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Tuesday, April 13, 2004


SADDAM AND ME: THE KOFI ANNAN STORY 

Kofi Annan must be held accountable for the U.N.'s corrupt Iraqi Oil for Food program

"A man I can do business with" - Kofi Annan

Last January, a Baghdad newspaper, al Mada, published a list of U.N. officials who allegedly took bribes from Saddam Hussein under the guise of the Oil for Food program. There were a total of 270 names on the list including that of Benon Sevan, a U.N. assistant secretary-general, who was appointed to administer the oil-for-food program in 1997. The New York Post said that Claude Hankes-Drielsma, a British businessman and adviser to Iraq's Governing Council, claimed he saw Iraqi documents indicating that vouchers for the sale of more than 7 million barrels of Iraqi oil were steered to a Panamanian-registered company in which Sevan had a connection. Hankes-Drielsma also said that family members of former U.N. Secretary-General Boutros Boutros Ghali are company officers, too. These vouchers allowed the accused to make between 10 to 60 cents profit on each barrel of oil.

The General Accounting Office reported that Saddam Hussein was able to earn $10 billion from 1997 to 2002 by smuggling oil and taking kickbacks on oil purchases intended to pay for medicine and food. According to the GAO, between $10 and $40 billion are still unaccounted for.

Kofi Annan's son, Kojo, worked for a Swiss company, Cotecna. The United Nations hired Cotecna to monitor the Iraqi Oil for Food program. Cotecna’s successful bid was $1 million lower than any of its competitors. Others who might be implicated in this growing scandal include the PLO, the Russian Communist Party and a businessman with close ties to French President, Jacques Chirac. A French bank, BNP Paribas handled the $100 million Oil for Food program, at Saddam Hussein’s urging.

Much more information including government reports, testimony and newspaper articles concerning the plagued Iraqi Oil for Food program follows in this space. . .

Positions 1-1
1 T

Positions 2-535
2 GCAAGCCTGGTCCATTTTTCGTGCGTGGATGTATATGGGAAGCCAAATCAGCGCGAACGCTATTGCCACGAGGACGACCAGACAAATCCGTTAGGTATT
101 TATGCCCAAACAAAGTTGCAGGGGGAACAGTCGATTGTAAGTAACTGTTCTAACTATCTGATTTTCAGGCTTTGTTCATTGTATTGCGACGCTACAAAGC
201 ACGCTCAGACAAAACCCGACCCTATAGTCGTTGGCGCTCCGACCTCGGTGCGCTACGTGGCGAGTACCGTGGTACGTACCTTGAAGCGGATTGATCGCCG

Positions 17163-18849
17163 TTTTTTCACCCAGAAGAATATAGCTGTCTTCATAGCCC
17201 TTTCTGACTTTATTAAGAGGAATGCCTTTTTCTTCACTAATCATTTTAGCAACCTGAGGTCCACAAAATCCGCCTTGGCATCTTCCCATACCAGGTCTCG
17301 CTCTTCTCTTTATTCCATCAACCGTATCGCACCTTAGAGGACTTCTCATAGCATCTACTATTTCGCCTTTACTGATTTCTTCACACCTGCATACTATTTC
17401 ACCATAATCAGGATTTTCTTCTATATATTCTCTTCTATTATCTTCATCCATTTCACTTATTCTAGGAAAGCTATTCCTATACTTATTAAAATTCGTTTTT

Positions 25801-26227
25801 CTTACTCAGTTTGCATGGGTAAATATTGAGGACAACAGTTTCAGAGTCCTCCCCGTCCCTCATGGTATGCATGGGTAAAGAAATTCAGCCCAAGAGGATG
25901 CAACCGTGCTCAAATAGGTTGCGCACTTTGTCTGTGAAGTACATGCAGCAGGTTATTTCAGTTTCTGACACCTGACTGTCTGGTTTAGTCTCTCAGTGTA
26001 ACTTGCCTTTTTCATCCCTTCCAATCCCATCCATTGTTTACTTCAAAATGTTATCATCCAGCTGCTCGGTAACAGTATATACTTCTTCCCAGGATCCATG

Mar 18- General Accounting Office report: Recovering Iraq's Assets.
In December 1996, the United Nations and Iraq agreed on the Oil for Food Program, which allowed Iraq to sell a set amount of oil to pay for food, medicine, and infrastructure repairs. The United Nations monitored and screened contracts that the Iraqi government signed with commodity suppliers. Iraq’s oil revenue was placed in a U.N.-controlled escrow account. From 1997 through 2002, Iraq sold more than $67 billion of oil through the U.N. program and issued $38 billion in letters of credit for humanitarian goods. In May 2003, the Security Council passed Resolution 1483, which recognized the United States, Great Britain, and coalition partners as the authority for providing security and provisional administration in Iraq. The resolution also ended the sanctions, except for the prohibition on exporting arms to Iraq.

We estimate that from 1997 through 2002, the former Iraqi regime acquired $10.1 billion in illegal revenues related to the Oil for Food Program—$5.7 billion in oil smuggled out of Iraq and $4.4 billion in illicit surcharges on oil sales and commissions from suppliers. This estimate is higher than our reported May 2002 estimate of $6.6 billion because it includes 2002 data from oil revenues and contracts under the Oil for Food Program, newer estimates of illicit commissions from commodity suppliers.


The GAO report explains how Iraq smuggled oil through Syria, Jordan, Turkey and other routes. . .

Oil entered Syria by pipeline, crossed the borders of Jordan and Turkey by truck, and was smuggled through the Persian Gulf by ship. In addition to revenues from oil smuggling, the Iraqi government levied surcharges against oil purchasers and commissions against commodity suppliers participating in the Oil for Food Program. According to some Security Council members, the surcharge was up to 50 cents per barrel of oil and the commission was 5 to 10 percent of the commodity contract. The funds were paid directly to officials connected with the Iraqi government.


Iraqi families were cheated by greedy and corrupt members of the U.N.

April 7- Defense Contract Audit Agency: Statement for the record of Michael Thibault, Deputy Director to Senate Committee on Foreign Relations (Charts, graphs, tables included)